Nearly 672,000 Europeans were infected with antibiotic-resistant bacteria in 2015 and 33,000 died.
Antibiotic-resistant bacteria killed 33,000 people in the European Union in 2015, according to estimates from a team of European researchers published in The Lancet Infectious Diseases.
Researchers have developed a model for calculating infections and deaths for five types of infections using data from the European antimicrobial resistance monitoring network (EARS).
For the year 2015, they estimate the number of infected people at almost 672,000 and the number of deaths attributable to multi-resistant bacteria to 33,110. The impact is "similar to the cumulative effect of influenza, tuberculosis and the AIDS virus" in the same period, the authors note.
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Infections often contracted in the hospital
The majority of deaths occur in young children younger than 12 months and older than 65 years. The impact in terms of mortality is highest in Italy and Greece, with Italy alone accounting for more than a third of deaths associated with antibiotic-resistant bacteria, according to the study. During the reporting period more than 10,000 people died in Italy, including bacteria Escherichia coli and staphylococcus aureus.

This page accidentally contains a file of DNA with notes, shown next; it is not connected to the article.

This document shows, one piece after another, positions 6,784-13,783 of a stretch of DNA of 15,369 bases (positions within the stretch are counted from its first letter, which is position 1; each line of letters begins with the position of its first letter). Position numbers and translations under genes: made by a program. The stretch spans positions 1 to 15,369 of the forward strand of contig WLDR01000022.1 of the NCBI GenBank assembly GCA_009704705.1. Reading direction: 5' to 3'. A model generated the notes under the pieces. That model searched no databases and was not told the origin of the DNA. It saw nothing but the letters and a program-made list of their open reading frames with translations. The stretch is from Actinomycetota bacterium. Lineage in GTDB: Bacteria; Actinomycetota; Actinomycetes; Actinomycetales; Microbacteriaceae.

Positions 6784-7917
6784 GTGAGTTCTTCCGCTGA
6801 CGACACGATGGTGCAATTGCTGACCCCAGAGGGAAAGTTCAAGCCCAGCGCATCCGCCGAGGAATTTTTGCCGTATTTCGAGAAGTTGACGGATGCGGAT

Of the total of 670,000 infections with a multiresistant bacterium estimated in 2015, almost two thirds were contracted in the hospital, the researchers note that "the urgency to take antibiotic resistance into consideration as a vital health issue for patients and the need to design alternative treatments for patients who have other diseases and are vulnerable due to reduced immunity or age. "
Doctors regularly warn about the risk of overconsumption of antibiotics, which makes resistant, terrifying bacteria.